The transmedia suites used in the intervention were presented in several formats — including short videos, digital games, and mobile phone activities — accessible via digital devices such as computers, smartphones, and tablets. Connected by common storylines and curricular goals, the suites focused on two overarching math concepts: numbers and operations from 1 to 10, and shapes. Featuring many preschool children’s favorite fictional characters, such as Curious George, Peg+Cat, and The Cat in the Hat, the narrative in the digital media was designed to be fun and engaging for children and family members, says McCarthy.

“The games are also adaptive to children’s ability level,” she says. “If children have trouble, the content gets easier, and it only becomes harder as they’re more successful.”

Improved math scores and increased engagement

By the end of the intervention, children’s math scores on the stringent Test of Early Mathematics Ability, third edition (TEMA-3) were, on average, significantly higher than those for students in the comparison group.

Although low-income children began the study with lower baseline test scores in math, their mean test scores improved by an equivalent amount to the improvement made by their more affluent peers.

Far from being passive participants, kids enthusiastically collaborated in front of the screen, resulting in there being unexpected, yet welcome, social–emotional benefits for the children. This finding was consistent with those from other studies done by WestEd. When the researchers observed children in the classrooms while they were playing the digital games, they found that the students were almost always working through the content in pairs or groups, sometimes in mixed-ability groupings with students of different skills helping one another.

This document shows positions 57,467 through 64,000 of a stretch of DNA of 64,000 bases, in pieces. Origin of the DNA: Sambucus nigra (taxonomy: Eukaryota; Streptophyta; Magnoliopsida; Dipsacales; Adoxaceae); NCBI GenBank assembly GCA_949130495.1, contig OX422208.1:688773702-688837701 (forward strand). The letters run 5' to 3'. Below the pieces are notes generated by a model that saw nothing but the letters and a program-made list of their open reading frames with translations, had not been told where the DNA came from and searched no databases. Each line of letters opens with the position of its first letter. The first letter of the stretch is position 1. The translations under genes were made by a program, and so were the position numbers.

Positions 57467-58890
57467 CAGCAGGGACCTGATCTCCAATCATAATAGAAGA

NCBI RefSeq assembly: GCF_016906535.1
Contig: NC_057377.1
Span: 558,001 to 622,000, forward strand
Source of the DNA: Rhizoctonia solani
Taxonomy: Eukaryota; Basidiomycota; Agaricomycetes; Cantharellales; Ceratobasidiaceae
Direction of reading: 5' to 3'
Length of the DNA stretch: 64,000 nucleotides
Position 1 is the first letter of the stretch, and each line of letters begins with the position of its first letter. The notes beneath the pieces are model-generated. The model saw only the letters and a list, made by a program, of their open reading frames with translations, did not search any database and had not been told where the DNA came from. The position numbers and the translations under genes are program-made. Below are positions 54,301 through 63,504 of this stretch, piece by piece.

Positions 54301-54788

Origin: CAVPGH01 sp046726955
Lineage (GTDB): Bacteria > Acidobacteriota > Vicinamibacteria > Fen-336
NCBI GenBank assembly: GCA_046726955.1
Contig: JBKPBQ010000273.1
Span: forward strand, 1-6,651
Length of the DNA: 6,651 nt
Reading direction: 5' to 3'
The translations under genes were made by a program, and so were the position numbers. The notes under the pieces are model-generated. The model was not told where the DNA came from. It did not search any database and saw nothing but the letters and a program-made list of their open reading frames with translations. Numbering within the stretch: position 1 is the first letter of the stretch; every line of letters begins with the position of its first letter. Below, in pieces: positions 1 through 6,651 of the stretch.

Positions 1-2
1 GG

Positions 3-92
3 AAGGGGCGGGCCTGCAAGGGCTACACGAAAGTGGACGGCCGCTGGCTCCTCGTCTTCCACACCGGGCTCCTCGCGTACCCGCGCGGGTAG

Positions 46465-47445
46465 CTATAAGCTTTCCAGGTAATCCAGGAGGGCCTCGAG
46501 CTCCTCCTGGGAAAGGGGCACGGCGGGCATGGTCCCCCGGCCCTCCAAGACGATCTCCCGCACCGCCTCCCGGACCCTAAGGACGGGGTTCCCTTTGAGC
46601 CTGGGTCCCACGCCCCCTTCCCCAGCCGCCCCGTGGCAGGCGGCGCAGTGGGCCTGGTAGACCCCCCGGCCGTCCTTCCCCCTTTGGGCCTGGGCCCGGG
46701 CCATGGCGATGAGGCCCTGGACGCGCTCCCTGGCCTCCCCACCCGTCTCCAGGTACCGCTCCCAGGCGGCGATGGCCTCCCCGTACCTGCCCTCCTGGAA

“Now we know this digital-learning, parent-engagement model works.”

“In all our studies,” says McCarthy, “we found that when more than one person was in front of the screen, the children became more highly engaged than when they worked alone.”

Parents also reported having fun watching the videos, playing the digital games, and engaging in hands-on math activities with their kids, and they learned new math concepts as well. Even adults who previously thought of the teacher as the sole content expert began actively supporting their kids to learn math, says McCarthy.

“Parents realized they could help their children master early math and apply ideas from the games to their daily lives. One parent began having her child count out pieces of fruit in the grocery store, while another encouraged writing digits in flour when baking in the kitchen,” she reported.

DeWitt is particularly excited by the model’s ability to enhance parents’ feelings of efficacy and engagement. “A few years ago, we conducted a survey that found parents had high levels of anxiety about working with their kids on math,” she says. “It’s wonderful to see parents become comfortable enough to work with the material and to be inspired to incorporate math into their daily interactions with their kids. The digital media can do a lot, but it’s the parent–child involvement that will increase kids’ excitement for learning as they enter school.”